Germany: Backlash against Solar Heating and Cooling Sector
 Germany: Backlash against Solar Heating and Cooling Sector

Germany: Backlash against Solar Heating and Cooling Sector

Prospects for the German solar thermal industry remain gloomy. For the second time in a row, the market has shrunk significantly. The installed collector area in 2009 (1,615,000 m2) was already 23 % less than the record figure in 2008 (2,100,000 m2). In 2010, however, installation figures have again been down from last year’s figures by around 20 %. “The drop in installations is hurting the industry badly, because most German collector and tank manufacturers have just invested in new production facilities, which are now running below capacity,” Helmut Jäger, Second Chairman of solar industry association BSW Solar and Managing Director of Solvis, a manufacturer and supplier of renewable heating systems, says.

Jäger names several reasons for the crisis in the solar heating and cooling sector: There are the low energy prices and the uncertainty on the side of the end consumer. The latter is caused by the German government’s erratic energy policy when it comes to financial mechanisms.

The first side blow hit the sector in April, when the German Bundestag’s Budget Committee halted the allocation of EUR 115 million from the National Rebate Programme for Renewable Energies (MAP). To make matters worse, the rejection of all applications sent in after 3 May 2010 coincided with the start of the solar season after a strong winter. It took the sector almost three months of hard negotiations to unblock those funds. Since 12 July, individuals have been able to apply for funding again. However, “You cannot make up for the losses incurred by the stop of the incentive programme during the summer months,” Jäger explains.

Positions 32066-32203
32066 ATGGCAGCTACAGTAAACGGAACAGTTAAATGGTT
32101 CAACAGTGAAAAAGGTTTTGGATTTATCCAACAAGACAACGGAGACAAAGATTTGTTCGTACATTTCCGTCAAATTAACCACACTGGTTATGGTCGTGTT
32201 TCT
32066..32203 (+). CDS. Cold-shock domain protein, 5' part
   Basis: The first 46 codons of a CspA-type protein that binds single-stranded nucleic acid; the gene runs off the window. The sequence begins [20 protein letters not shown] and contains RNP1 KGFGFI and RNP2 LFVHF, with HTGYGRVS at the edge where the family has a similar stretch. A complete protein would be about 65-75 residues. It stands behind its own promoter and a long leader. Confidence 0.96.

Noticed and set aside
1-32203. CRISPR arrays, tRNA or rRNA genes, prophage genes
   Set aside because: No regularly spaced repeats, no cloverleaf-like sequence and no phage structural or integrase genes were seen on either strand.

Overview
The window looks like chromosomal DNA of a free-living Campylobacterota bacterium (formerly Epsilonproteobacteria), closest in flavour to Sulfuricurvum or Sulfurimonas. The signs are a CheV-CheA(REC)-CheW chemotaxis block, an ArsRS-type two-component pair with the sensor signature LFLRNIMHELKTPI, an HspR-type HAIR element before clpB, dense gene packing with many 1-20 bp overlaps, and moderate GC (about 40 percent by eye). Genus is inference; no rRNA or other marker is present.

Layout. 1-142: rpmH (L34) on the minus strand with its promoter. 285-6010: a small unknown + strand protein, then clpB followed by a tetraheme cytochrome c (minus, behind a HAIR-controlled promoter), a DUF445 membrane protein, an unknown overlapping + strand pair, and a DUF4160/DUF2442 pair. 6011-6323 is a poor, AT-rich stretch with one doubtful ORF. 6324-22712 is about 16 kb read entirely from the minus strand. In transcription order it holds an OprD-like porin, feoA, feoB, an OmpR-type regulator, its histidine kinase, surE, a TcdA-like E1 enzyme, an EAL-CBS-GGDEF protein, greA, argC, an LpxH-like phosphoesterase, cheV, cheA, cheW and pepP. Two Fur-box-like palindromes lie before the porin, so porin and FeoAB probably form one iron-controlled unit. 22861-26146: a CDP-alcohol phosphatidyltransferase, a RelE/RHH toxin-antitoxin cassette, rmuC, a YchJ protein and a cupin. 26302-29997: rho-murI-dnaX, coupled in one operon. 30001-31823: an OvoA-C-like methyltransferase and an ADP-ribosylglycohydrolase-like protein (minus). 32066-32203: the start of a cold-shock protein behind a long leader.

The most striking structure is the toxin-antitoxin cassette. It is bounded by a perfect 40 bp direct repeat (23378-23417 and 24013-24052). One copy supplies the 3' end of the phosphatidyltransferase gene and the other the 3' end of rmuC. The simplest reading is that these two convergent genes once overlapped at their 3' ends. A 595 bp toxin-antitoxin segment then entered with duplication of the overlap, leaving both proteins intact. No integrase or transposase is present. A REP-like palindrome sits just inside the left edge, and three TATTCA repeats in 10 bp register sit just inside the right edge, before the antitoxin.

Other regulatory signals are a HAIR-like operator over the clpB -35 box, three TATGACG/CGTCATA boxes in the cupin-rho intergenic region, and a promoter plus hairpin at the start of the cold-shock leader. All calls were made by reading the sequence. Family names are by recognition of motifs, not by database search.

The second side blow hit the sector just two months later. The German KfW banking group’s low-interest loans for energy-efficient modernization have no longer been available since 1 September 2010. In the past, the replacement of a heating system often led to the installation of a solar water heater in combination with an efficient boiler.

Nevertheless, it was necessary to put an end to the loan applications, because the budget for this popular programme has been cut down significantly. Whereas in 2009, its total budget for modernizing buildings, including the heating system, amounted to EUR 2 billion, the programme has to cope with a significant reduction this year, with its budget being down to EUR 1.35 billion, and an even greater one next year, with only EUR 437 million available. “We need a more reliable incentive policy,” the German heating industry association BDH warned in a press release on 20 August. “The unstable frame conditions unsettle both the market and investors.”

The most recent backlash came in form of the newly published “Energy concept” and the 10-point Emergency Programme from the Federal Government at the end of September. None of the expectations the solar heating and cooling sector had about the 10 items on the programme’s list were met. No reliable and clear-cut frame conditions. Neither an increase of the MAP budget, nor one of the KfW programme. Instead, the measures aim at the renewable electricity sector with a focus on off-shore wind energy.

The BDH emphasizes that the early drafts of the energy concept mentioned a funding of EUR 3 billion for energy-efficient measures in buildings: “This sum is the minimum amount required to achieve the ambitious climate protection goals of the federal government,” a BDH press release noted on 30 September. The energy concept again listed the objective of a German climate-neutral building standard by 2050. BDH and BSW Solar criticize that the paper does hardly specify the measures necessary to realize it.

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Baerbel Epp

Bärbel Epp is Founder and Director of the German communication and market research agency solrico and editor-in-chief of